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Color Blocks & Commentary

Artist Nina Chanel Abney debuts a new mural at the ICA

Celina Colby
Celina Colby is an arts and travel reporter with a fondness for Russian novels.... VIEW BIO
Color Blocks & Commentary
“I Left Three Days Ago” (2016), by Nina Chanel Abney. Acrylic and spray paint. Library Street Collective, Detroit, Michigan. PHOTO: Courtesy of Nina Chanel Abney studio

On Jan. 17, Chicago-born artist Nina Chanel Abney will unveil her site-specific mural at the Institute of Contemporary Art. This is Abney’s first presentation in Boston and will be displayed on the museum’s Sandra and Gerald Fineberg Art Wall, which is accessible to the public without museum admission.

“Her work attracted us because it has a really exciting, accessible and bold language,” says assistant curator Ellen Tani, who organized the installation. “Nina’s aesthetic is flat and graphic, but she works comfortably on a large scale.” The artist’s work is characterized by bold colors and a geometric style. Many of her works include narrative figures and comment on the sociopolitical realities of black life.

Typically Abney works with spray paint but due to the ventilation system in the space, her ICA mural is created with a combination of painting and collage color vinyl. “Our wall is the largest manifestation of that medium,” says Tani. A black-and-white checkered background and large blue-and-yellow color fields will serve as the canvas for her work. The checkerboard serves as a reference to “leveling the playing field” politically and socioeconomically and will anchor the characters, or “players,” that Abney paints there. Though Abney planned the mural with the ICA team in terms of theme and style, the end result won’t be known until it debuts Jan. 17.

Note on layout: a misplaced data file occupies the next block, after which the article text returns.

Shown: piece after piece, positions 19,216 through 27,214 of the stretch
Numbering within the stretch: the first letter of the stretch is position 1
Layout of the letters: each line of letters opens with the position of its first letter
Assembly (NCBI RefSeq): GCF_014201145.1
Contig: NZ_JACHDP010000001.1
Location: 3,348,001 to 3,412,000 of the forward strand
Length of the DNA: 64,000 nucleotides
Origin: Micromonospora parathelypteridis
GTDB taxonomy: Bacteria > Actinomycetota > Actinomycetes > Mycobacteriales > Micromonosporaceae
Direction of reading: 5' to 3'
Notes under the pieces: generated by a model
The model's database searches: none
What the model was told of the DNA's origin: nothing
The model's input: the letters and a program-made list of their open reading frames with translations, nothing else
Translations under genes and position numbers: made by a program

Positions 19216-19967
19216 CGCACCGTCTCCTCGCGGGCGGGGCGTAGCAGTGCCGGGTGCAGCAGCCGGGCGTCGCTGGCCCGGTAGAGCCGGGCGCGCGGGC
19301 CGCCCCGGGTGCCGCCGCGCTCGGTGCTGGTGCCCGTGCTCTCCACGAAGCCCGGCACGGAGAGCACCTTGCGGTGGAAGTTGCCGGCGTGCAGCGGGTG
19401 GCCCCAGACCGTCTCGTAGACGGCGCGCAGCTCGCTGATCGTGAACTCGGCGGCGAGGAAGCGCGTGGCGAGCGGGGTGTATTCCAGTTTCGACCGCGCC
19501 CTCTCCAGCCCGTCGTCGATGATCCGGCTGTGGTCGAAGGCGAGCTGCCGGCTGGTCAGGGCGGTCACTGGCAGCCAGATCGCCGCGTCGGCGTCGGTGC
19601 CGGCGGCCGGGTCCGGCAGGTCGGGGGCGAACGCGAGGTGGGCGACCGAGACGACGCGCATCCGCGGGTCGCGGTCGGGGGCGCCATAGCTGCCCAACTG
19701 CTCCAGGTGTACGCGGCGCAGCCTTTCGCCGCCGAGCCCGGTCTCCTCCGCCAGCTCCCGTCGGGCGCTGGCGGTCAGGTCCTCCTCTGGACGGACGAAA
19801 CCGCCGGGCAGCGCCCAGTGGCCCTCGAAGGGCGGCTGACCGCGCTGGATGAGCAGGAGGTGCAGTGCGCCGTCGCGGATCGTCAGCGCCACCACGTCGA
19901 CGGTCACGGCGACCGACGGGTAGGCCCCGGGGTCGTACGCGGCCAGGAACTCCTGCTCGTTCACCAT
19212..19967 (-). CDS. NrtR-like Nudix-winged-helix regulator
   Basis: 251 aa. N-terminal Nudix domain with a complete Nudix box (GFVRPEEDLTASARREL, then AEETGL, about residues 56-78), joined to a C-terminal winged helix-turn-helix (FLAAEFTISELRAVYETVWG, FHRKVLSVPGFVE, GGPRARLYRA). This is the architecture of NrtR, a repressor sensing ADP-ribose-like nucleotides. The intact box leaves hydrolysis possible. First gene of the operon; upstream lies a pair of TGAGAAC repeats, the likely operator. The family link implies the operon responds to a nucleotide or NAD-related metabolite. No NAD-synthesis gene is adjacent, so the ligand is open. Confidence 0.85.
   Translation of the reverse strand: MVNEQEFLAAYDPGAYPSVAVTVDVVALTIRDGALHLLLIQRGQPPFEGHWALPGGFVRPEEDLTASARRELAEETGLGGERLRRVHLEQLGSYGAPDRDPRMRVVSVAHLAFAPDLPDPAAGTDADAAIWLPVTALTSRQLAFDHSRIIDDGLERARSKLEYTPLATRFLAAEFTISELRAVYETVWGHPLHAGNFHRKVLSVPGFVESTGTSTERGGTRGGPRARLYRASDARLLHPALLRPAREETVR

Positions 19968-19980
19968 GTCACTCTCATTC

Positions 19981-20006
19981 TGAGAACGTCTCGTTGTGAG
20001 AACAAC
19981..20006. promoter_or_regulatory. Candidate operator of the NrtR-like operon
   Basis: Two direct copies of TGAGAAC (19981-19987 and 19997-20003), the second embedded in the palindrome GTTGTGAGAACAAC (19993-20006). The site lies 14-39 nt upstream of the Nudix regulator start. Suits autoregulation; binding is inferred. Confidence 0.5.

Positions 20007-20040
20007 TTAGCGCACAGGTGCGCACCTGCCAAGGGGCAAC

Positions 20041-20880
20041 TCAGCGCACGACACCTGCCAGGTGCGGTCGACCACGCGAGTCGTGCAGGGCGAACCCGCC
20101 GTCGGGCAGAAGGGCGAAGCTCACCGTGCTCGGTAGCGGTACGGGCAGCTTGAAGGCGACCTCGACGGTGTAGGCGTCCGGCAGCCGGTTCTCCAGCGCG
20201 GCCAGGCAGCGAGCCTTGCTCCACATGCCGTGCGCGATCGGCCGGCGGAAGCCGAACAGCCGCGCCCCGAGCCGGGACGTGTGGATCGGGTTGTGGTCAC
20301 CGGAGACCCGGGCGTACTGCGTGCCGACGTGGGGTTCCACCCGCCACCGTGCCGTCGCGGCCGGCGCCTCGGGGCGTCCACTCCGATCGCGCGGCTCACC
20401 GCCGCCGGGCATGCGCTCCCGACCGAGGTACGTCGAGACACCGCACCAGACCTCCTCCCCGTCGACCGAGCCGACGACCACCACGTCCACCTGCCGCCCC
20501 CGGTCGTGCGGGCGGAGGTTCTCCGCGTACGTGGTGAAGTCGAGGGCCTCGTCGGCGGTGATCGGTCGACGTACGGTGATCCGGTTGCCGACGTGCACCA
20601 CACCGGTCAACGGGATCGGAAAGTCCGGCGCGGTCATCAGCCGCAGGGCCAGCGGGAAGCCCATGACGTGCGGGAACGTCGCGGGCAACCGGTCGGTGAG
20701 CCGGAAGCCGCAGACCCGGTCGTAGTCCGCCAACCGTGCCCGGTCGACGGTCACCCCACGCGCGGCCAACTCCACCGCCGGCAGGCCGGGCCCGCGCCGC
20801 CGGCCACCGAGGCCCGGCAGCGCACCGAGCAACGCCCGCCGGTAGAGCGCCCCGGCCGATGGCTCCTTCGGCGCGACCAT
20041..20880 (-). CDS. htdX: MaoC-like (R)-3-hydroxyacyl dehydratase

Abney’s work is imbued with references to hip-hop culture, video games and celebrity gossip, images of the contemporary world mirrored back to the viewer through a barrage of symbols. She uses the language of play, bright colors, flat symbols and narrative figures to comment on serious issues. In addition to her public artwork and murals, her repertoire includes collages, paintings, works on paper and fashion collaborations. She currently has exhibitions at the California African American Museum and the Institute of Contemporary Art in Los Angeles.

The Sandra and Gerald Fineberg Art Wall is an important exhibition area not only for its accessibility to viewers without a ticket purchase, but also because it’s viewable from outside the museum and it resides in a space often used for private events. That a black artist will exhibit in that space for a year (through March 2020) is significant. “The art wall is really an annunciation of where you are and who we are,” says Tani. “Particularly for this space, we were attracted to Nina’s work because she’s able to imbed social and political commentary into her work without producing alienation.”

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